Here's How To Hack YouTube For Unlimited Cloud Storage

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Have you been looking for a free unlimited cloud-storage solution? If you're willing to run into a little terms-of-service risk, you could leverage YouTube as a storage medium. It's no replacement for Dropbox but a nifty little open-source program has made it possible.

Many of us remember the days of attempting to tune in to a favorite TV station and then seeing and hearing static. Newer TVs still receive this static, but when it shows up, they usually just blank out the screen and mute the audio. What is this static, though? The answer is simple: information or data.

A vastly oversimplified explanation is that when a TV receives an encoded signal, decodes that signal, and then emits images and sounds. Static occurs when either that frequency doesn't have the right kind of data or no discernable data, so the TV outputs what it can. The result is noise, but it is still data. There's a great write-up on How Stuff Works for more information on how TVs work.

It is on the premise that the static can hold information that this fun utility works. File data is encoded as black and white pixels which span each frame, with the length of the video being determined by how many frames are needed to encode the file. However, some more specific functionalities are involved, such as pixel scaling, to ensure data is not corrupted.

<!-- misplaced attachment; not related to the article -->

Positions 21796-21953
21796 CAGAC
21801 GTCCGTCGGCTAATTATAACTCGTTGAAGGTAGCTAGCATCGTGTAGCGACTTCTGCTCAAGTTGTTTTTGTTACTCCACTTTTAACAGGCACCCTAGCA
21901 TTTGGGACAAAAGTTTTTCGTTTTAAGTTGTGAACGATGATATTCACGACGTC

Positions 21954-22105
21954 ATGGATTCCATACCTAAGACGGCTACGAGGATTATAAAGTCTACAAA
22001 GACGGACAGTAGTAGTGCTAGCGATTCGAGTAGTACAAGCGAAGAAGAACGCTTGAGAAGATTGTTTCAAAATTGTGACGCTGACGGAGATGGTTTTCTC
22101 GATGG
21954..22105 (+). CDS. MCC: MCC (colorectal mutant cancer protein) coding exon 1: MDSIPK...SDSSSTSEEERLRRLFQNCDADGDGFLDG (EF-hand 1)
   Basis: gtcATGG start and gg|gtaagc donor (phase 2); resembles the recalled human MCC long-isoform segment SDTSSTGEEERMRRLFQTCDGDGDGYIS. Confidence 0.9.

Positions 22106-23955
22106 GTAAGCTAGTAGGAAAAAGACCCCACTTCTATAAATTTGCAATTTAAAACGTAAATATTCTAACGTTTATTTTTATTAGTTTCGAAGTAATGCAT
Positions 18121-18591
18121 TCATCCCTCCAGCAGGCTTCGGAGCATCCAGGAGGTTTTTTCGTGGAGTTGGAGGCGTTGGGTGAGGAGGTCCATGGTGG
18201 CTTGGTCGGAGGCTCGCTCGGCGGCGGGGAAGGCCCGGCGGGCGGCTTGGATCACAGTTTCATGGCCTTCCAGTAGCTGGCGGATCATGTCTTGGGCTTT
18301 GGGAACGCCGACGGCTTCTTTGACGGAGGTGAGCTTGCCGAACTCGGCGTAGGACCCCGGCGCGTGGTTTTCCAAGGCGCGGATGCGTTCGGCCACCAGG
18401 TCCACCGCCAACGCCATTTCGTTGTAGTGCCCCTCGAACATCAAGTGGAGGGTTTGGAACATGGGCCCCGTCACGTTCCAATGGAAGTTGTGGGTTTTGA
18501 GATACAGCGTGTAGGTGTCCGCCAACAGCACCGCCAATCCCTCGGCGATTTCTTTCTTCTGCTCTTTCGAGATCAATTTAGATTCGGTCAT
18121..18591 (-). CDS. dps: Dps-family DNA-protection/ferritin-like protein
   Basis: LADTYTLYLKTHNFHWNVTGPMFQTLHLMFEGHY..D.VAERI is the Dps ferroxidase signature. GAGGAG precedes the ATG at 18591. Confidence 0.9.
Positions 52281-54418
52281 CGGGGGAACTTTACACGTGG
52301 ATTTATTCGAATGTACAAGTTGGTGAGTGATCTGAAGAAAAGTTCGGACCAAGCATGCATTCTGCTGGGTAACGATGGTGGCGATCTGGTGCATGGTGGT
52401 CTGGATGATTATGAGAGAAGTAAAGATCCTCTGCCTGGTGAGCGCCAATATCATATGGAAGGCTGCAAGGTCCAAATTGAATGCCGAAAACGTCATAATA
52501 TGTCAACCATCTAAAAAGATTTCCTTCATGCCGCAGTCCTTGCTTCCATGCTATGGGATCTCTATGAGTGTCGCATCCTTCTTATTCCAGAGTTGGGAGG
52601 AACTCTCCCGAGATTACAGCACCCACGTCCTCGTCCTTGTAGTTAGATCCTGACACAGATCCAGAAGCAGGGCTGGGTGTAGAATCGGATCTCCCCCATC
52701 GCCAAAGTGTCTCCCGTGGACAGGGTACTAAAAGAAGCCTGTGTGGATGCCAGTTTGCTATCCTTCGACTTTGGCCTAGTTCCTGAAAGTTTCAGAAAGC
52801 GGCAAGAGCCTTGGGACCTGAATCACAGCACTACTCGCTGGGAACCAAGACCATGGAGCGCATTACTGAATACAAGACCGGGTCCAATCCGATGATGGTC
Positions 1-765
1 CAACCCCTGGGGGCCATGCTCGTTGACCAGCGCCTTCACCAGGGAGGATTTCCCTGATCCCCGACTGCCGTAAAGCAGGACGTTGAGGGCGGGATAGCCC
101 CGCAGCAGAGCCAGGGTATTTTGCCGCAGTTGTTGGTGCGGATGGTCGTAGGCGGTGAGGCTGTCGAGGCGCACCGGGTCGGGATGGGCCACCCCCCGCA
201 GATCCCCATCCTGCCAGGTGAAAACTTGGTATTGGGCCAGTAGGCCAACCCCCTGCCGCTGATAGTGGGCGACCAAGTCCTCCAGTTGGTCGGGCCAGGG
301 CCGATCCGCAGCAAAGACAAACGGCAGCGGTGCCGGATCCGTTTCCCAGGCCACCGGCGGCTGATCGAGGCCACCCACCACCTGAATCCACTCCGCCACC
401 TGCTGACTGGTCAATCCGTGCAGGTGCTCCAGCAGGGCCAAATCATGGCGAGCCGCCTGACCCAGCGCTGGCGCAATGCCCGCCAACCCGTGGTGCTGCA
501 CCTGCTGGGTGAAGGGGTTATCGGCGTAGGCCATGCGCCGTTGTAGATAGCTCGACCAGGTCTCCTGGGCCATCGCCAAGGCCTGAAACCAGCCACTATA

Now, is this method of storage against YouTube's terms of service? According to the creator of the tool, probably. DvorakDwarf says the functionality should be used less as a means of storage and more as a "party trick." This makes sense considering this storage method is not particularly efficient, with one YouTube commenter pointing out that 3.3GB of real storage will be required to store 1 GB of data this way.

YouTube Video of a file embed in the video

The tool is built using the popular programming language Rust and the OpenCV library. To try to prevent a cease and desist, the developer has opted to make ease-of-use improvements unlikely to be added to their repository.

There are several ways of installing and using the tool. Much like the documentation on the repository, we recommend using the docker compile. That allows the utility to remain entirely self-contained without affecting any programs or libraries installed on your computer. Compile and run the software, tell it what file you want to embed, and embed it. Voila, you now have a video that can be posted to YouTube and "stored." You can, of course, also use the same utility to extract files from YouTube—how else would you be able to get back your files?

This is a really clever trick and we'd love to see more from the creator in the future. For the time being, though, they have stated they are working on other personal projects.